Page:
The robotic vacuum cleaner continues to be a category of product that is really cool at a conceptual level, but still fails make the traditional manual vacuum – or even the centuries-old technology in your household broom – fully obsolete. Unfortunately, even robotic vacuums like the Ecovacs Robotics Deebot D35 are no exception.
Gizmag has spent the past few weeks testing out the D35 Bare-Floor Vacuuming Robot, and while it's drastically less expensive than best-of-class autonomous vacuums like the Roomba and cleans fairly well, it has a hard time truly working independently.
Let's start with one of the key selling points of the D35, its cost-reducing lack of a central agitator brush that most vacuums use to "sweep" the floor and loosen all kinds of detritus to make it easier to suck up. Because this particular Deebot is meant exclusively for bare floors, including surfaces like hardwood, laminates, tiles, brick, cement or vinyl flooring, there's less need to use a brush to dig particles out of the fibers of rugs or carpeting.
This direct suction approach does result in no tangled strands of junk around the main brush, and easier maintenance.
In general, the D35 picks up a variety of materials pretty well, from dirt and pet hair to even small leaves and bits of paper and plastic. It also prides itself on sporting two forward rotating brushes to sweep more debris into the path of its suction – the Roomba has only one brush. It's quite easy and intuitive to operate with just one real button to speak of, and emptying and cleaning its canister and filter are also straightforward.
Like most other robotic vacuums, its low profile allows it to clean under most furniture easily without having to move any heavy tables or sofas. Armed with infrared sensors, the D35 consistently avoids driving over ledges or steps and also uses "soft-touch object detection" to keep from crashing into things. These systems don't work perfectly, as we'll explain more in a moment, but function almost well enough to trust the robot not to damage itself or anything in the house as it scoots around. Almost.
This brings us to the D35's shortcomings, which in a nutshell, come down to the fact that it cannot be trusted to do its job consistently without human supervision. This became abundantly clear within just a few minutes of letting it loose on a combination of hardwood and brick floors.
It got stuck on the slightly raised threshold between rooms, and then on a power cord along the edge of a wall, then a throw rug, then a floor mat, then the threshold again, and again, and again.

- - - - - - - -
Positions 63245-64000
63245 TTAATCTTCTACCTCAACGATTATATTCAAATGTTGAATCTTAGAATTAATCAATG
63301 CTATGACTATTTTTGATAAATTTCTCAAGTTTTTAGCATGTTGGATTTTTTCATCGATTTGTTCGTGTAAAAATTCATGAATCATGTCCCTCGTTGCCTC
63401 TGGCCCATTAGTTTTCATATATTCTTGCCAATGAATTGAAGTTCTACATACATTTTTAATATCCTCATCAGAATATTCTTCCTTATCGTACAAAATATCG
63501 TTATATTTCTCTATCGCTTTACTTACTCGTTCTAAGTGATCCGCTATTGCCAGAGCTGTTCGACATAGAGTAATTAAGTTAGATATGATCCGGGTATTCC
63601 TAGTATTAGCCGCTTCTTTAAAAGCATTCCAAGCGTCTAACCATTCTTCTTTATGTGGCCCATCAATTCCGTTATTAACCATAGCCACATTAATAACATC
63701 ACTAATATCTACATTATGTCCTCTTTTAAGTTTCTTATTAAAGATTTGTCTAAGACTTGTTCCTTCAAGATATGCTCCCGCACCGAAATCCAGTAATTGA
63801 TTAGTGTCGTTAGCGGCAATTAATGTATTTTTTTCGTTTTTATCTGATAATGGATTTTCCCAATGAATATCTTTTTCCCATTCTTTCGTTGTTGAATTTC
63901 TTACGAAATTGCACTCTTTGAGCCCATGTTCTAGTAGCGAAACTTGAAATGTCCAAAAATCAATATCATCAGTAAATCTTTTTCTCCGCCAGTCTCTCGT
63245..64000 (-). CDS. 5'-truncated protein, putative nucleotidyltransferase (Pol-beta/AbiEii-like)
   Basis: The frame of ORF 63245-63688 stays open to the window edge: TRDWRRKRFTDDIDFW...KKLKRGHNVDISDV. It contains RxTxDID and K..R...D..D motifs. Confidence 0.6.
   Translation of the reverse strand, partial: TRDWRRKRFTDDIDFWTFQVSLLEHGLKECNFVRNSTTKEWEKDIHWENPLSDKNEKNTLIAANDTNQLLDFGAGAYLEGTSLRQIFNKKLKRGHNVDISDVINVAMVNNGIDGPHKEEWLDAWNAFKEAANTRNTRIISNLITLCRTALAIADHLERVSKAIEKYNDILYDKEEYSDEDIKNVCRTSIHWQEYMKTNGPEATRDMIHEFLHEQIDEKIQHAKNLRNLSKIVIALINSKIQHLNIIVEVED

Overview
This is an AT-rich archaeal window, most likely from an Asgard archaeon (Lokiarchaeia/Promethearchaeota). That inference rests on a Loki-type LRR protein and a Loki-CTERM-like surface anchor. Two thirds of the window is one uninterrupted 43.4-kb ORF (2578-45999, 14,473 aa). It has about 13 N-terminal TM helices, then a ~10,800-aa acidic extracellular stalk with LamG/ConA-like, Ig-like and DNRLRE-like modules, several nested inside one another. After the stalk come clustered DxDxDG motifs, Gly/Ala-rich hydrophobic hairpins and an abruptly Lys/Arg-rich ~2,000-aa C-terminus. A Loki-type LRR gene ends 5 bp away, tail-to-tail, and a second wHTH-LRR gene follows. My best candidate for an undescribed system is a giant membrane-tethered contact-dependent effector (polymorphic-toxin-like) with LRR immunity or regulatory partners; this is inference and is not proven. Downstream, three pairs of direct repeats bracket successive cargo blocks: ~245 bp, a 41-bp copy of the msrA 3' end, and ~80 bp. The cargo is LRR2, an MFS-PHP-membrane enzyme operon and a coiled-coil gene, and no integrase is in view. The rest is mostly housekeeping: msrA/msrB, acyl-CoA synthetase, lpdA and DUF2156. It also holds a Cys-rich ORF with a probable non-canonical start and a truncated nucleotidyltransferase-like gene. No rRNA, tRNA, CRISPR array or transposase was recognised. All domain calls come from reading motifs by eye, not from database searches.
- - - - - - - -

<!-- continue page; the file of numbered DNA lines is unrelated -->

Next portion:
Another day it found itself stuck in a corner of a room, its random movement algorithm unable to work its way out of the roughly square-foot patch of floor it dutifully cleaned for several minutes before being manually relocated ... to promptly get stuck on the threshold again.
We tried putting newspaper over the thresholds to help the D35, to no avail. We had success for a while by simple blocking the robot into one room at a time using yoga mats and pieces of lumber. With all obstacles cleared of its way that time, it had the dining room floors free of debris in a few passes within about 30 minutes ... until it pushed the threshold-blocking piece of lumber into a pet food bowl, overturning it all over the freshly-cleaned floor. Its path to the threshold suddenly clear, it then got stuck on it once again.
Even when working in an ideal, empty or completely obstacle-free space, the D35 may take its time to clear the space of junk, in part because the two rotating brushes have a tendency to send particles flying across the floor. To its credit, though, it does seem to eventually get it all, given enough passes without getting stuck.
The D35 is quiet for a vacuum, but a little loud for a robot that's supposed to be operating mainly at night. Also, its scheduling system is very basic and can be automated to run just once a day. Otherwise, you'll need to start it manually and it will then return to its charging base on its own once its battery is depleted after a few hours. Unless, of course, it's pushed its own charger accidentally into a corner where it can't access it, as happened once in our tests.
Securing the charger to a wall or floor could solve this problem, but this again gets at one of the main shortcomings, which is how much babysitting and accommodation the D35 needs.
Despite all those problems, we almost want to recommend this little robotic helper just because of how attractive and fascinating it is to watch. Something about its random movement algorithm is almost captivating, and at just US$160 it could be a good entry into the robotic floor maintenance world for someone with the barest of bare floors.
For most consumers though, you may want to consider something a little more advanced with a little bit more smarts at avoiding obstacles or additional measures like the "virtual walls" that can be set up to tell certain Roombas where not to go.
... or you could just stick to the old broom or manual vacuum for now.
Product page: Ecovacs Robotics
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